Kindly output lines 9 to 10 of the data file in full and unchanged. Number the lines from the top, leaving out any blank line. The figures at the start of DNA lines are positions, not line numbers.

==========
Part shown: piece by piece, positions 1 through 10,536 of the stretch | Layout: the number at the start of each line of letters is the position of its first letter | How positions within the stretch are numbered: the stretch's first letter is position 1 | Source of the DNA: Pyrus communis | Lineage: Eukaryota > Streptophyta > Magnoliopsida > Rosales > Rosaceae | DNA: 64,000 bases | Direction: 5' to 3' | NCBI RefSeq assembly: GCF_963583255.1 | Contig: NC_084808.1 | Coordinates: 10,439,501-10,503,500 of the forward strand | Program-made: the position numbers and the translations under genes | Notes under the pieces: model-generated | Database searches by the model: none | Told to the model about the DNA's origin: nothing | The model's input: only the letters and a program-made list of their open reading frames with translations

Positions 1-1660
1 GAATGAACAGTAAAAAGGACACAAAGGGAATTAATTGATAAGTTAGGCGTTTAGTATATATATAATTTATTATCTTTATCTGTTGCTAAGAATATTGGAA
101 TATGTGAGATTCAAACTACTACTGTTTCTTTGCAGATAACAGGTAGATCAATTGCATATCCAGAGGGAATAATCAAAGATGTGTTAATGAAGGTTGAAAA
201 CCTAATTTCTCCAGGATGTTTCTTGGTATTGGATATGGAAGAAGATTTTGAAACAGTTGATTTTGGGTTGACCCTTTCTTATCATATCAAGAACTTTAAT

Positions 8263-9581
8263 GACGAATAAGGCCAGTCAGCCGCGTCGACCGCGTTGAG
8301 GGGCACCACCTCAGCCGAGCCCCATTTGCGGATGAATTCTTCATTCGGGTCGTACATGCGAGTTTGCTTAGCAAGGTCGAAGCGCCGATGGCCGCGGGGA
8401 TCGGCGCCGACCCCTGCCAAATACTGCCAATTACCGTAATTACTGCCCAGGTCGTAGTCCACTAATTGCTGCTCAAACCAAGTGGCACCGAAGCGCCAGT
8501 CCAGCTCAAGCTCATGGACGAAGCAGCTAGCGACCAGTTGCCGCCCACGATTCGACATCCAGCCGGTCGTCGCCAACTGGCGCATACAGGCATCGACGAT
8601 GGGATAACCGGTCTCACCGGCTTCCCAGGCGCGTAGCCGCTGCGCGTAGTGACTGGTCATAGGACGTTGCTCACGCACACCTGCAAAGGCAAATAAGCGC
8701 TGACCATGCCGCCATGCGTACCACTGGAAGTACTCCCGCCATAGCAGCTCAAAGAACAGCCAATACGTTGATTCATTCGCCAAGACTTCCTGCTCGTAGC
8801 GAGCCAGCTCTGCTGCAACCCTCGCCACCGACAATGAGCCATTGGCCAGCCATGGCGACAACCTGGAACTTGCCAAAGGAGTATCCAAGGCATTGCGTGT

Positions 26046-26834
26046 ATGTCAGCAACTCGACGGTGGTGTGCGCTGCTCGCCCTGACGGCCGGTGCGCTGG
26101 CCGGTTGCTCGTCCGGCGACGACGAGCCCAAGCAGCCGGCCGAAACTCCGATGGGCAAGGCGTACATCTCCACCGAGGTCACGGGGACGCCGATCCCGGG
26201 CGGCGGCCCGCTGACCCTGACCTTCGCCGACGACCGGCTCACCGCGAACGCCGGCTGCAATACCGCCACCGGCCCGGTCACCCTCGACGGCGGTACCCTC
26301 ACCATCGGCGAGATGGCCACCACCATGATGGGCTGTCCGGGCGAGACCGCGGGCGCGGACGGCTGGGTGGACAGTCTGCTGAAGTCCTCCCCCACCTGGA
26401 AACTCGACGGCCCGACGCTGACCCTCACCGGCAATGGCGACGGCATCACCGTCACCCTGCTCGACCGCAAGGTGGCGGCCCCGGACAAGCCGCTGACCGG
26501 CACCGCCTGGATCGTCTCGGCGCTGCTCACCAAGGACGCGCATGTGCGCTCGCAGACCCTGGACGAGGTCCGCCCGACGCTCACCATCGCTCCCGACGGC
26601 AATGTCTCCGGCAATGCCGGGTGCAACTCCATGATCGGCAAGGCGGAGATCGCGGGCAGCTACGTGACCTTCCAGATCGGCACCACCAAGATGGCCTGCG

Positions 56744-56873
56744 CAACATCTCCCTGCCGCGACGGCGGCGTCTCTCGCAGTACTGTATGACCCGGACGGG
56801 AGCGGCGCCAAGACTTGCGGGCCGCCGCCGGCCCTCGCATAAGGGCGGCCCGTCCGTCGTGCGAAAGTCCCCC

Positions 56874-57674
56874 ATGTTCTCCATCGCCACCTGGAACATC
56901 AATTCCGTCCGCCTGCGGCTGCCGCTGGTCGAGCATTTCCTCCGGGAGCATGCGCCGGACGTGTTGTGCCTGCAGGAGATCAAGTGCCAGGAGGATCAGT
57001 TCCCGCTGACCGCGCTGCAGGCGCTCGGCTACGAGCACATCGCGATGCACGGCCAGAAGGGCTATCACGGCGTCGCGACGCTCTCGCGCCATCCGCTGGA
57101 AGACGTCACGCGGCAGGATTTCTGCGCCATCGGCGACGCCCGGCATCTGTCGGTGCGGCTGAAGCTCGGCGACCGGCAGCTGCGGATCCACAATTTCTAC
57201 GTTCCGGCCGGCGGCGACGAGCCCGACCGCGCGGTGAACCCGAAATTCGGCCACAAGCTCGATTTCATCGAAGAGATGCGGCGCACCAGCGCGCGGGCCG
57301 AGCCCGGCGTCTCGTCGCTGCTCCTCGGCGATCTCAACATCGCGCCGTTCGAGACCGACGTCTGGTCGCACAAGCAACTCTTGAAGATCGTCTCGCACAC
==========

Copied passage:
8401 TCGGCGCCGACCCCTGCCAAATACTGCCAATTACCGTAATTACTGCCCAGGTCGTAGTCCACTAATTGCTGCTCAAACCAAGTGGCACCGAAGCGCCAGT
8501 CCAGCTCAAGCTCATGGACGAAGCAGCTAGCGACCAGTTGCCGCCCACGATTCGACATCCAGCCGGTCGTCGCCAACTGGCGCATACAGGCATCGACGAT